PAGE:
How to Burn Paper to Make Ashes

Please note this needs to be done by adults – it is not suitable for children due to burning hazards.

Traditionally, ashes for Ash Wednesday were made by burning the palm crosses which we received on the previous year’s Palm Sunday.
Modern palm crosses are non-inflammable for health and safety reasons, so this is no longer possible.

Burning paper can create ashes suitable for use.
This will produce a fine grey ash.

Tear a clean piece of white paper into strips that fit completely in a heatproof container, such as a stainless steel bowl or cast iron pan.
This ensures the ashes stay in the container and reduces the risk of burning paper overhanging the container dropping onto a flammable surface.

Place the heatproof container outdoors on a sturdy surface away from overhanging branches or shrubs.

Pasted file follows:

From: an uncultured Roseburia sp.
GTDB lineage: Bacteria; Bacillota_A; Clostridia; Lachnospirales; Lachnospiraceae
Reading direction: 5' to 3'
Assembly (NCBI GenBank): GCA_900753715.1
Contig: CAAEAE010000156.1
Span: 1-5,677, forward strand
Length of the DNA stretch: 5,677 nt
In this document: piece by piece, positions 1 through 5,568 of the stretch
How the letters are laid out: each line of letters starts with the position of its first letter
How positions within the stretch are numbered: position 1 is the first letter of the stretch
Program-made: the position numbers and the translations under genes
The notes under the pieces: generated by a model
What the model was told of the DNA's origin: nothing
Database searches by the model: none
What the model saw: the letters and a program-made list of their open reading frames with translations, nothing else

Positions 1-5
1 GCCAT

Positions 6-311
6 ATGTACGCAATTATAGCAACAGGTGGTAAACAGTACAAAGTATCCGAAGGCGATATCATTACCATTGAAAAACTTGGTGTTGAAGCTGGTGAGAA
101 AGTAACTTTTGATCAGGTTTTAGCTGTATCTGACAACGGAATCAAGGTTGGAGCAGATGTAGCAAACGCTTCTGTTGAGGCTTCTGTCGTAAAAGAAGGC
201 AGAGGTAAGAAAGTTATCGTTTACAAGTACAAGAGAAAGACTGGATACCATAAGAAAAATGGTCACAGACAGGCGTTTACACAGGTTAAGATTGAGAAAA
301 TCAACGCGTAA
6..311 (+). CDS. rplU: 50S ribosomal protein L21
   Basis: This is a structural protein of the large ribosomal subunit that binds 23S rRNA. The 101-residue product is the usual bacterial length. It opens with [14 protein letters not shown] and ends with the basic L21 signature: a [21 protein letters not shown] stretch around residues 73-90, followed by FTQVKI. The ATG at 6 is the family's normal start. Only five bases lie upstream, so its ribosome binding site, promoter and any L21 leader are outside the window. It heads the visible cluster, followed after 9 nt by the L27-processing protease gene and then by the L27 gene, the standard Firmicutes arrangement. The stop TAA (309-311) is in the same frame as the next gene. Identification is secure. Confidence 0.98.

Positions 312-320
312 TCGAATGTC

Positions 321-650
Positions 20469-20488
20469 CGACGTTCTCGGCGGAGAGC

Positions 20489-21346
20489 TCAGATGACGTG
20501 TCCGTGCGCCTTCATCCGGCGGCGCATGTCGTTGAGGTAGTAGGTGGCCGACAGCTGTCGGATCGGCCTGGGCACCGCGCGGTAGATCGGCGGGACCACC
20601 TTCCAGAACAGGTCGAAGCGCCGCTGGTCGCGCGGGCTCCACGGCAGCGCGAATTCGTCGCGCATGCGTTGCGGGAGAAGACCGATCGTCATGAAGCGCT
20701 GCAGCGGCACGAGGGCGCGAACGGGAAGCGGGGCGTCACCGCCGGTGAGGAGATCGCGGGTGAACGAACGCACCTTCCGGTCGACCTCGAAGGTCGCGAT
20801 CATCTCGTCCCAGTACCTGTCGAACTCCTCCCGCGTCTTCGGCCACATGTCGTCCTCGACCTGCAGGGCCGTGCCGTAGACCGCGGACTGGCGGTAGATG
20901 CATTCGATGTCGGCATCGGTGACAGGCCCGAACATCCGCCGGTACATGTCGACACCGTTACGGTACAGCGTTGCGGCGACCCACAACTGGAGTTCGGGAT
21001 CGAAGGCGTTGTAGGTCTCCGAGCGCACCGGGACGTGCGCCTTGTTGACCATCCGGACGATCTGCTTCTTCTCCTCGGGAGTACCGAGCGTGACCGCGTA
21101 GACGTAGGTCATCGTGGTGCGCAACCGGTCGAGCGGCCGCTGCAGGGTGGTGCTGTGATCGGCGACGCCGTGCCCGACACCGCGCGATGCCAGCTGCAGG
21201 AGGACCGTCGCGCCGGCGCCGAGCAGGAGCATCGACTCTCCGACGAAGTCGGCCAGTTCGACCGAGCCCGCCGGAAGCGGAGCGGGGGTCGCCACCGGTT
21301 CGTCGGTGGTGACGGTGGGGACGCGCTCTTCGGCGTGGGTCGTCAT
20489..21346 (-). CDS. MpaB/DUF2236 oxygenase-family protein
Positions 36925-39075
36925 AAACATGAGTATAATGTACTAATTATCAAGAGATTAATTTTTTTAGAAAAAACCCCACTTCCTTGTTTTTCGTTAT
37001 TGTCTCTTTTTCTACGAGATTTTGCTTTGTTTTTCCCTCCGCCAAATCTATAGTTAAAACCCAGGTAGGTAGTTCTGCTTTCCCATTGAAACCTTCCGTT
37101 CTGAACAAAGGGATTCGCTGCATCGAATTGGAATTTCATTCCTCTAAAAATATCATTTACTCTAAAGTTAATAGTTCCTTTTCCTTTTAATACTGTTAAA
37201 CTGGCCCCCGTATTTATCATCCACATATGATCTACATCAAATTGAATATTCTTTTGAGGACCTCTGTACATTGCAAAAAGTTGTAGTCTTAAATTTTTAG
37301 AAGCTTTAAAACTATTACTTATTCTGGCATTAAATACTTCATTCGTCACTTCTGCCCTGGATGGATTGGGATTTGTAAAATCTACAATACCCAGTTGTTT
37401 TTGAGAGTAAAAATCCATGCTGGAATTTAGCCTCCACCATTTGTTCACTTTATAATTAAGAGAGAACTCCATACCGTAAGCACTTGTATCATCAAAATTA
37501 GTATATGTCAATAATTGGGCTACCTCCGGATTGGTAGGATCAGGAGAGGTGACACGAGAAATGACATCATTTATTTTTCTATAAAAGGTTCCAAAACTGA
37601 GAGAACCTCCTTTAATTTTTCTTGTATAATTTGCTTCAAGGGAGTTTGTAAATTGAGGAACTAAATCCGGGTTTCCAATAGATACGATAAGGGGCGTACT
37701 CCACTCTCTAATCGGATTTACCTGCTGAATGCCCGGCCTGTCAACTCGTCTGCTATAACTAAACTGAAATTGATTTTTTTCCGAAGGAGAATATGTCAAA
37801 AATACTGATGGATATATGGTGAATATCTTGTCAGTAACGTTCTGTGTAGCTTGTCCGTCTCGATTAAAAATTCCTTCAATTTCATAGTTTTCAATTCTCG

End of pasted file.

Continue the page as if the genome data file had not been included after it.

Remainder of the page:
Alternatively, if no outdoor area is available, place the container in the kitchen sink.
Place the container on a trivet to prevent damage to the sink.

Light one strip of paper and place it carefully in the heatproof container.
Don’t place the extinguished match in the container as it may not burn, and you’ll only need to remove it later.

Burn the strip completely before adding another strip.
This keeps the fire from becoming too large, particularly if doing this in the kitchen sink.
Keep adding paper until it is all burnt.

Allow to cool, and remove any unburned paper pieces.
Use your fingers to crush the burnt paper into fine ash.

You will need to add a little oil to make a paste so the ash cross will stay on your forehead.

Alternatively, if you do not wish to make ash, some olive oil or cooking oil will be just as effective for the Ash Wednesday service.

St Michael and All Angels Church
Flower Lane
Mill Hill
London NW7 2JA

T: 020 8959 1449

Hartley Hall enquiries by email only to

Registered Charity Number 1168446

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